Installing Prerequisites and Sitecore

For this specific implementation, I am installing Sitecore 9.1 Update-1, which requires SQL 2016 SP2/2017, and Solr 7.2.1.

This means we will also need to install the Sitecore Install Framework and install the prerequisites on the virtual machine:

$SitecorePSRepository = "https://sitecore.myget.org/F/sc-powershell/api/v2"

$SifModule = Get-InstalledModule SitecoreInstallFramework -AllVersions -ErrorAction SilentlyContinue
if([string]::IsNullOrEmpty($SifModule)) {
    Register-PSRepository –Name SitecoreRepo –SourceLocation $SitecorePSRepository -InstallationPolicy Trusted

    Install-Module SitecoreInstallFramework -Force
}

Import-Module SitecoreInstallFramework

Install-SitecoreConfiguration 'C:\VmSoftware\Sitecore\prerequisites.json' -Verbose

For Solr, let’s make life easy and use Jeremy Davis‘ Low Effort Solr Install.
For SQL, we will use Brad Christie’s SQL SIF Installer.

Installing SQL may take a while this way as it downloads it from Microsoft. I think it might be worthwhile to create a private repository in Azure, place the download there, and provide access to the VM to increase the speed. However, I haven’t had the opportunity to validate the improvement.

$SqlInstallParams = @{
    SqlExpressDownload = "https://download.microsoft.com/download/4/1/A/41AD6EDE-9794-44E3-B3D5-A1AF62CD7A6F/sql16_sp2_dlc/en-us/SQLEXPR_x64_ENU.exe"
    SqlAdminPassword = $SqlAdminPassword
    TempLocation = $VmDownloadPath
    Path = "sqlexpress.json"
}
try {
    Install-SitecoreConfiguration @SqlInstallParams
} catch [System.Data.SqlClient.SqlException] {
#The SQL installer produces a "needs restart" error which stops the script.  We want to continue
    if( $_.Exception.Number -eq 3021) {
        continue
    }
}

Sitecore can be installed as usual with the XP0-SingleDeveloper.ps1. I have modified mine to decode all the variables. As a reminder, AzVMCustomScriptExtension creates a string of the PowerShell script it will execute remotely. I found it easiest to go ahead and encode all my variables passed to this specific file and decode them before execution.

function Get-Decoded {
    [CmdletBinding()]
    param(
        [String]$Str
    )
    return [Convert]::ToBase64String([System.Text.Encoding]::UTF8.GetBytes($Str))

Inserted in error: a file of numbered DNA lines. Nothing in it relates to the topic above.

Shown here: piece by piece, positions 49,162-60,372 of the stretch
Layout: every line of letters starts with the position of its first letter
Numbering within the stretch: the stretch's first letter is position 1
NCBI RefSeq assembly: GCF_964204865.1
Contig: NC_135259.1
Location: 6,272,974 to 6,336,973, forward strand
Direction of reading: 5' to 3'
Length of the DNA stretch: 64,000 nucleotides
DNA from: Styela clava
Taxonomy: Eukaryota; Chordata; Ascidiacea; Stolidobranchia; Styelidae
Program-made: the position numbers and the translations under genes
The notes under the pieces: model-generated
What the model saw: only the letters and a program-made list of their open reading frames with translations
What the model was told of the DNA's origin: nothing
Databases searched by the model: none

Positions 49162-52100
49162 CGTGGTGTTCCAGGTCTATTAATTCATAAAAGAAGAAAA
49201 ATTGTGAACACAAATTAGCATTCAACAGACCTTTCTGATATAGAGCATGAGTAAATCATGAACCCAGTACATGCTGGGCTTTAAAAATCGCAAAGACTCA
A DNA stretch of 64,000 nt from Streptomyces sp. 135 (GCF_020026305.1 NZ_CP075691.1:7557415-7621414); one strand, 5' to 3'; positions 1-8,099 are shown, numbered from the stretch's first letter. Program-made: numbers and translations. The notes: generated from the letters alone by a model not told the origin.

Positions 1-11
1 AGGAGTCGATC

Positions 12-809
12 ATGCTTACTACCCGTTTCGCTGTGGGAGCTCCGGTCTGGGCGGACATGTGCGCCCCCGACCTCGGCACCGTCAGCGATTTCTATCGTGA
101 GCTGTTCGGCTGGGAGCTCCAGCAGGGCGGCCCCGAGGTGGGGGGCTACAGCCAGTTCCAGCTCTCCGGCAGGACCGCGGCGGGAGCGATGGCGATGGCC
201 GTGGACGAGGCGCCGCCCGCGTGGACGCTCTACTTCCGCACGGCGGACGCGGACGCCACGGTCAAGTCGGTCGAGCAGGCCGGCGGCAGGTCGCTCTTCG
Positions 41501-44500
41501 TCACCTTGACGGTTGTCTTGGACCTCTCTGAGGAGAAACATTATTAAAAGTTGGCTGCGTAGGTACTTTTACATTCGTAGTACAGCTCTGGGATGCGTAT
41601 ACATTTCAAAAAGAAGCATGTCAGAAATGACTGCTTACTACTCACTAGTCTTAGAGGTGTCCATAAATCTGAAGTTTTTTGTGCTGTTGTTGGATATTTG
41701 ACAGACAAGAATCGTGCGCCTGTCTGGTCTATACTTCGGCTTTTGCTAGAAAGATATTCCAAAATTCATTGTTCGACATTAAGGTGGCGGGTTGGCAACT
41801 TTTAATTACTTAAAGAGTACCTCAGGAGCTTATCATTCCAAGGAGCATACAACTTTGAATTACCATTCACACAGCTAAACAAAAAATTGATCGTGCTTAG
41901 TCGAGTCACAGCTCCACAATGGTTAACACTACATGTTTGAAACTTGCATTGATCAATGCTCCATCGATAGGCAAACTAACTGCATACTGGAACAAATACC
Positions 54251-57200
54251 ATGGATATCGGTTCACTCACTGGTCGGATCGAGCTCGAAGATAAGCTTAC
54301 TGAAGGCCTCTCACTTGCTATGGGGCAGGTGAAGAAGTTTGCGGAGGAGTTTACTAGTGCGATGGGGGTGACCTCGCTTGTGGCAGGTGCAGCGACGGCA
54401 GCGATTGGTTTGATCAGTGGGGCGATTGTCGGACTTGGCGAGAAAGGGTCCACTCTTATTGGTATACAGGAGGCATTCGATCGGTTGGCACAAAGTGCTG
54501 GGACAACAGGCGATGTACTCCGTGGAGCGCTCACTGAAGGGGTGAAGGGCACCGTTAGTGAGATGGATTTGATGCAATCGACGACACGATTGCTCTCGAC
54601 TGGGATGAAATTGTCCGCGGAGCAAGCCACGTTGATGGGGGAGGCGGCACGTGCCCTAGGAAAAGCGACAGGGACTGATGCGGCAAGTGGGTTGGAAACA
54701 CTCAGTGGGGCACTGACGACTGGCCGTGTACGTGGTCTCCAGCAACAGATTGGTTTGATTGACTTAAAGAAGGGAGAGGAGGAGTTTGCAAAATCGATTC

}


$DeSCInstallRoot = Get-Decoded -Str $SCInstallRoot

# Install XP0 via combined partials file.
$singleDeveloperParams = @{
    Path = "$DeSCInstallRoot\XP0-SingleDeveloper.json"
    SqlServer = Get-Decoded -Str $SqlServer
    SqlAdminUser = Get-Decoded -Str $SqlAdminUser
    SqlAdminPassword = Get-Decoded -Str $SqlAdminPassword
    SitecoreAdminPassword = Get-Decoded -Str $SitecoreAdminPassword
    SolrUrl = Get-Decoded -Str $SolrUrl
    SolrRoot = Get-Decoded -Str $SolrRoot
    SolrService = Get-Decoded -Str $SolrService
    Prefix = Get-Decoded -Str $Prefix
    XConnectCertificateName = Get-Decoded -Str $XConnectSiteName
    IdentityServerCertificateName = Get-Decoded -Str $IdentityServerSiteName
    IdentityServerSiteName = Get-Decoded -Str $IdentityServerSiteName
    LicenseFile = Get-Decoded -Str $LicenseFile
    XConnectPackage = Get-Decoded -Str $XConnectPackage
    SitecorePackage = Get-Decoded -Str $SitecorePackage
    IdentityServerPackage = Get-Decoded -Str $IdentityServerPackage
    XConnectSiteName = Get-Decoded -Str $XConnectSiteName
    SitecoreSitename = Get-Decoded -Str $SitecoreSiteName
    PasswordRecoveryUrl = Get-Decoded -Str $PasswordRecoveryUrl
    SitecoreIdentityAuthority = Get-Decoded -Str $SitecoreIdentityAuthority
    XConnectCollectionService = Get-Decoded -Str $XConnectCollectionService
    ClientSecret = Get-Decoded -Str $ClientSecret
    AllowedCorsOrigins = Get-Decoded -Str $AllowedCorsOrigins
}

Push-Location $DeSCInstallRoot

Install-SitecoreConfiguration @singleDeveloperParams *>&1 | Tee-Object XP0-SingleDeveloper.log

Pop-Location

Restarting the Virtual Machine

There are at least two times I needed to restart the machine during the install. One is after installing the Software via Chocolatey because of the .NET installs required for Visual Studio. The other is after installing Solr and MSSQL as the Solr script updates the Windows Environment Variables and MSSQL’s dependencies for a restart. To do this in your local script, you can simply execute the following:

Restart-AzVM -Name $Vm.Name -ResourceGroupName $Vm.ResourceGroupName

Final Thoughts

Again, this has not shown a full implementation, but a sampling of things you might need to do. A full implementation can be found at Azure Virtual Machine for Sitecore Development on GitHub.

You can absolutely do most, if not all of this, with an ARM template and Azure Automation. In fact, those might be a better option for you and your organization.

If you decide to put things on a public container, please do not put your license file or any other sensitive information on the public cloud.

By Greg Coffman

Technical strategist, agile evangelist, and all-around web nerd. Spends the day as Solution Architect at Sitecore. Thoughts and ideas are my own and do not represent Sitecore.